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Periodical article Periodical article Leiden University catalogue Leiden University catalogue WorldCat catalogue WorldCat
Title:Maternity and modernity in the Gold Coast, 1920s-1950s
Author:Hugon, AnneISNI
Periodical:Ghana Studies (ISSN 1536-5514)
Geographic term:Ghana
Subjects:maternal and child health care
health education
health policy
colonial period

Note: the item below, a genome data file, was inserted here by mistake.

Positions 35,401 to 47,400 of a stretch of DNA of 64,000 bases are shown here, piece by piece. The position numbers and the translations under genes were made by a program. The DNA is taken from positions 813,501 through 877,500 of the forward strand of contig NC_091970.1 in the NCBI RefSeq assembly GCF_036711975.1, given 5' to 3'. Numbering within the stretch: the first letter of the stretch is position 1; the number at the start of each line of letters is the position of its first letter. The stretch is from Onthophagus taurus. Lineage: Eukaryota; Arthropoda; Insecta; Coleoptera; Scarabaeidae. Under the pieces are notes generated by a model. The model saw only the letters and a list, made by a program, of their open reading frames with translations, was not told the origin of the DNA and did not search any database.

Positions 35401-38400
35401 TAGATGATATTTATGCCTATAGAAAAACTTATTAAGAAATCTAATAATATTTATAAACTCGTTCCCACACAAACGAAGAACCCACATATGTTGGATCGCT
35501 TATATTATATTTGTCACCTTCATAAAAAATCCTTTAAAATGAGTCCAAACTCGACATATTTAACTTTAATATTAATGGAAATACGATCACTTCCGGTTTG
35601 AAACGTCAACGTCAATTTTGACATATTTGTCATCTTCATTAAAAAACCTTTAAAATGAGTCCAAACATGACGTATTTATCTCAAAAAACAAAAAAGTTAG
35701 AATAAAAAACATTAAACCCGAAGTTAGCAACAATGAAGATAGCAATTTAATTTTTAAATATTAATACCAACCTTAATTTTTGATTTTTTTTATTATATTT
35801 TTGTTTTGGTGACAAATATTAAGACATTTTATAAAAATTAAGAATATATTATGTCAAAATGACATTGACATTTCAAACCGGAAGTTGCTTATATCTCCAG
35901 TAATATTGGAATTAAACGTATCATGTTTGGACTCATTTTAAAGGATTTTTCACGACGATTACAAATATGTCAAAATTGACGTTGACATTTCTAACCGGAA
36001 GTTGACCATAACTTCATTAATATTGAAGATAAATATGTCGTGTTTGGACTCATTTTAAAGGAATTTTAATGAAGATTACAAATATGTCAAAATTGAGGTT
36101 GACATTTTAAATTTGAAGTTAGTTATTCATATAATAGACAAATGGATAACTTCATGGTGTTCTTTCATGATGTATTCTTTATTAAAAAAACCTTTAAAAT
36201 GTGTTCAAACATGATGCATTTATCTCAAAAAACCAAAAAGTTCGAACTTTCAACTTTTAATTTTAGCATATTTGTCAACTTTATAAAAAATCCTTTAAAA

Abstract:This paper analyses the various meanings of the term 'modernization' through its context, content, and aims as applied to the history of maternity in the Gold Coast (now Ghana) by asking a series of questions. Was 'modernization' just an element of colonial rhetoric? Did it reflect African aspirations, or was it integral to the agenda of African political activists? Was it considered to be a desirable process and if so, by whom? Biomedicine, as a branche of science, was identified, at the time, as the modern field 'par excellence'. Therefore, qualified African midwives, who had received hospital training for three years, became agents of modernization in the eyes of the colonial authorities. Young African women were trained not only to reduce the high infant and mortality rates but also to introduce African women to new habits in childcare and housekeeping. As principles of hygiene were seen as the sign of domestic modernity, midwives were to take advantage of their closeness to African women in order to teach them how to take care of their house and household. Bibliogr., notes, ref. [ASC Leiden abstract]